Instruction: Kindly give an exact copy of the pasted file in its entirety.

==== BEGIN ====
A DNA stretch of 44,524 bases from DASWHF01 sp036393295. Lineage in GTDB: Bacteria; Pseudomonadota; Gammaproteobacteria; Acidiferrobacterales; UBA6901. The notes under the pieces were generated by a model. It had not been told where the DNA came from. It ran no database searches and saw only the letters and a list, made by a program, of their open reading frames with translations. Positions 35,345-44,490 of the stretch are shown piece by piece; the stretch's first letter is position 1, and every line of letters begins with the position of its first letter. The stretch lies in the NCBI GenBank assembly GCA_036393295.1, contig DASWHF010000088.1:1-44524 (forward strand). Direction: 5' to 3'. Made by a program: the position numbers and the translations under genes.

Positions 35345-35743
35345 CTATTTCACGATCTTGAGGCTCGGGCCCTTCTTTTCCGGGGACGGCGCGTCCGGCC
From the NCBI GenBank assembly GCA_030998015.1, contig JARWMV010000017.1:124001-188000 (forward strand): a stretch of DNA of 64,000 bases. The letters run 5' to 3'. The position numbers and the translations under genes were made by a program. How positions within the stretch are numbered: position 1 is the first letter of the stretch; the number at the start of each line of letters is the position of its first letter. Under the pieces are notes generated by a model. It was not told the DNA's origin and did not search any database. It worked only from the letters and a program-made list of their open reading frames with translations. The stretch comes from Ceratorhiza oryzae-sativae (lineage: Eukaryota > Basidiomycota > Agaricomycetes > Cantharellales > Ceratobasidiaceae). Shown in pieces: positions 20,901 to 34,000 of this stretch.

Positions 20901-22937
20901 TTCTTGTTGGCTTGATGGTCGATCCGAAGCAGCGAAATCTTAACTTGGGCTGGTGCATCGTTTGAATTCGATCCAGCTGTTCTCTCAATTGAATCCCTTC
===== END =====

A DNA stretch of 44,524 bases from DASWHF01 sp036393295. Lineage in GTDB: Bacteria; Pseudomonadota; Gammaproteobacteria; Acidiferrobacterales; UBA6901. The notes under the pieces were generated by a model. It had not been told where the DNA came from. It ran no database searches and saw only the letters and a list, made by a program, of their open reading frames with translations. Positions 35,345-44,490 of the stretch are shown piece by piece; the stretch's first letter is position 1, and every line of letters begins with the position of its first letter. The stretch lies in the NCBI GenBank assembly GCA_036393295.1, contig DASWHF010000088.1:1-44524 (forward strand). Direction: 5' to 3'. Made by a program: the position numbers and the translations under genes.

Positions 35345-35743
35345 CTATTTCACGATCTTGAGGCTCGGGCCCTTCTTTTCCGGGGACGGCGCGTCCGGCC
From the NCBI GenBank assembly GCA_030998015.1, contig JARWMV010000017.1:124001-188000 (forward strand): a stretch of DNA of 64,000 bases. The letters run 5' to 3'. The position numbers and the translations under genes were made by a program. How positions within the stretch are numbered: position 1 is the first letter of the stretch; the number at the start of each line of letters is the position of its first letter. Under the pieces are notes generated by a model. It was not told the DNA's origin and did not search any database. It worked only from the letters and a program-made list of their open reading frames with translations. The stretch comes from Ceratorhiza oryzae-sativae (lineage: Eukaryota > Basidiomycota > Agaricomycetes > Cantharellales > Ceratobasidiaceae). Shown in pieces: positions 20,901 to 34,000 of this stretch.

Positions 20901-22937
20901 TTCTTGTTGGCTTGATGGTCGATCCGAAGCAGCGAAATCTTAACTTGGGCTGGTGCATCGTTTGAATTCGATCCAGCTGTTCTCTCAATTGAATCCCTTC